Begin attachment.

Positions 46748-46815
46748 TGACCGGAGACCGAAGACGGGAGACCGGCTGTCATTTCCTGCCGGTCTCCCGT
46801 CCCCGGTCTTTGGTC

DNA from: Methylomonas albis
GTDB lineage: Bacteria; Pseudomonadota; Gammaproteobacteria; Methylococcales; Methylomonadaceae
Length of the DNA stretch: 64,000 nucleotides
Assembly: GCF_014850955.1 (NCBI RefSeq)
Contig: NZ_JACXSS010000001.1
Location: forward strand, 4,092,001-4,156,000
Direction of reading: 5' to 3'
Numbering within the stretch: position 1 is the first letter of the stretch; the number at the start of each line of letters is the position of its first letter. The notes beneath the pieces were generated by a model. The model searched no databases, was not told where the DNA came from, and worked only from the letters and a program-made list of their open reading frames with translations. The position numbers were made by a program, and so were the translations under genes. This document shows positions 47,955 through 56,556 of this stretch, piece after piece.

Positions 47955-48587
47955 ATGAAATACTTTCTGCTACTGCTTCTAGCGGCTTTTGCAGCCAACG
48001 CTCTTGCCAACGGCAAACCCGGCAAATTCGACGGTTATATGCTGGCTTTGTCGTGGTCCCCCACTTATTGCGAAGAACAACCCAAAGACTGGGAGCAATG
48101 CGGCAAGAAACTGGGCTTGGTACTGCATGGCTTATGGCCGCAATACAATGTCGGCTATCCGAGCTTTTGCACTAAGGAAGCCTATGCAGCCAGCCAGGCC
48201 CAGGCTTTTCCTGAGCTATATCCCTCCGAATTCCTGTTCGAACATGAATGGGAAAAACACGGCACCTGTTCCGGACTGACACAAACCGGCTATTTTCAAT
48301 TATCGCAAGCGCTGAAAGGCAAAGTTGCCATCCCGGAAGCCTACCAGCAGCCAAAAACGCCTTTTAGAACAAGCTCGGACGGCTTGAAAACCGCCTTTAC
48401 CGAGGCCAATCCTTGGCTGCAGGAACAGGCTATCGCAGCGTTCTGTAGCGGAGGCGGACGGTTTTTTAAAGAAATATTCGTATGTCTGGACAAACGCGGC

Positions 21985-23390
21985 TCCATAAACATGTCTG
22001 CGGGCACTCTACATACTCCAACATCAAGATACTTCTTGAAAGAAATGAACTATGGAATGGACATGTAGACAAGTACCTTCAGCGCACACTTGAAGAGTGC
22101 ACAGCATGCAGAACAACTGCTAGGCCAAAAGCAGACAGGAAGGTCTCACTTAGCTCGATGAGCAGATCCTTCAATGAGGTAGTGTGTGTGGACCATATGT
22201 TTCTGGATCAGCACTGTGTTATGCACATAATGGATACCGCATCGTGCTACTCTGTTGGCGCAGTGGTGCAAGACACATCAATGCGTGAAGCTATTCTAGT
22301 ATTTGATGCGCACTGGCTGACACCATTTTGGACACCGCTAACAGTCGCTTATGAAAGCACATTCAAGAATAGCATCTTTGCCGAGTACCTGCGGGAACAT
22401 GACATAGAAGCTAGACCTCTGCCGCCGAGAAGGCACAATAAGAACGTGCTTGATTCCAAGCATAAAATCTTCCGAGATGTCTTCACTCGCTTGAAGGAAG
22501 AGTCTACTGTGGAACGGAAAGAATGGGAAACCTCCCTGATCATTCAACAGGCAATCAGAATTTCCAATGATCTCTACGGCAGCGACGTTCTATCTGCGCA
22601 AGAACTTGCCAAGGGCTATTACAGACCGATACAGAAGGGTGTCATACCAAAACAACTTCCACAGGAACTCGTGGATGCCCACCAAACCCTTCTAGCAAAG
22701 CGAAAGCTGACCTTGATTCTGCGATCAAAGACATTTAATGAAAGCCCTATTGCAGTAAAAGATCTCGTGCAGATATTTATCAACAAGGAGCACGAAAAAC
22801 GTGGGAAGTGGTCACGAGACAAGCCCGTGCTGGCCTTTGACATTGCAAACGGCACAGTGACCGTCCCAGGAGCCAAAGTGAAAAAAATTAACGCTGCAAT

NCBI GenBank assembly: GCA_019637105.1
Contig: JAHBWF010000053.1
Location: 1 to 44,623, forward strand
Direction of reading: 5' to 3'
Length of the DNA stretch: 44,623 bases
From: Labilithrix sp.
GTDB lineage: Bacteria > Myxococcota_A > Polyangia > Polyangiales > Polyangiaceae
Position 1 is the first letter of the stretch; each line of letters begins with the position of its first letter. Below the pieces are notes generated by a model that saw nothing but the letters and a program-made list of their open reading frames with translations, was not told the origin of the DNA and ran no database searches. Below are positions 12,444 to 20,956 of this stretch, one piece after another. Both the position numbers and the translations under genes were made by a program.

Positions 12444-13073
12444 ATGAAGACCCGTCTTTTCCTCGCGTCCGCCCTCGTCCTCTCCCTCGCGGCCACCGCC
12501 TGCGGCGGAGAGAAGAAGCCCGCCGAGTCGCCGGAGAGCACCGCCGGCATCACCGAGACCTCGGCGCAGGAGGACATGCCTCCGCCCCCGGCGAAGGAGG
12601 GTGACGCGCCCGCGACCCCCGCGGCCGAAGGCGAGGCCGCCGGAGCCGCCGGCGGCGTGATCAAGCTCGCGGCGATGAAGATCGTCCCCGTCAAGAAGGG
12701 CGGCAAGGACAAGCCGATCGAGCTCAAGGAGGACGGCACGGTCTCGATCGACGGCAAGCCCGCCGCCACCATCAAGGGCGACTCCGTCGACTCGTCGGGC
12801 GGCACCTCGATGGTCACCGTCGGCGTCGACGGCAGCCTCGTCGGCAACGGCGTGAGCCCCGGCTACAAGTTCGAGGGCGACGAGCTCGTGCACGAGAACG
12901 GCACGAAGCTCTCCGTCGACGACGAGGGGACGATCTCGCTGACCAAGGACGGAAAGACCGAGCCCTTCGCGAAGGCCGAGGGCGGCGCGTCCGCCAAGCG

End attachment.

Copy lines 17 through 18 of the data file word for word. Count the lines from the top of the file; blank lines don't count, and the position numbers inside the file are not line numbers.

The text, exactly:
48301 TATCGCAAGCGCTGAAAGGCAAAGTTGCCATCCCGGAAGCCTACCAGCAGCCAAAAACGCCTTTTAGAACAAGCTCGGACGGCTTGAAAACCGCCTTTAC
48401 CGAGGCCAATCCTTGGCTGCAGGAACAGGCTATCGCAGCGTTCTGTAGCGGAGGCGGACGGTTTTTTAAAGAAATATTCGTATGTCTGGACAAACGCGGC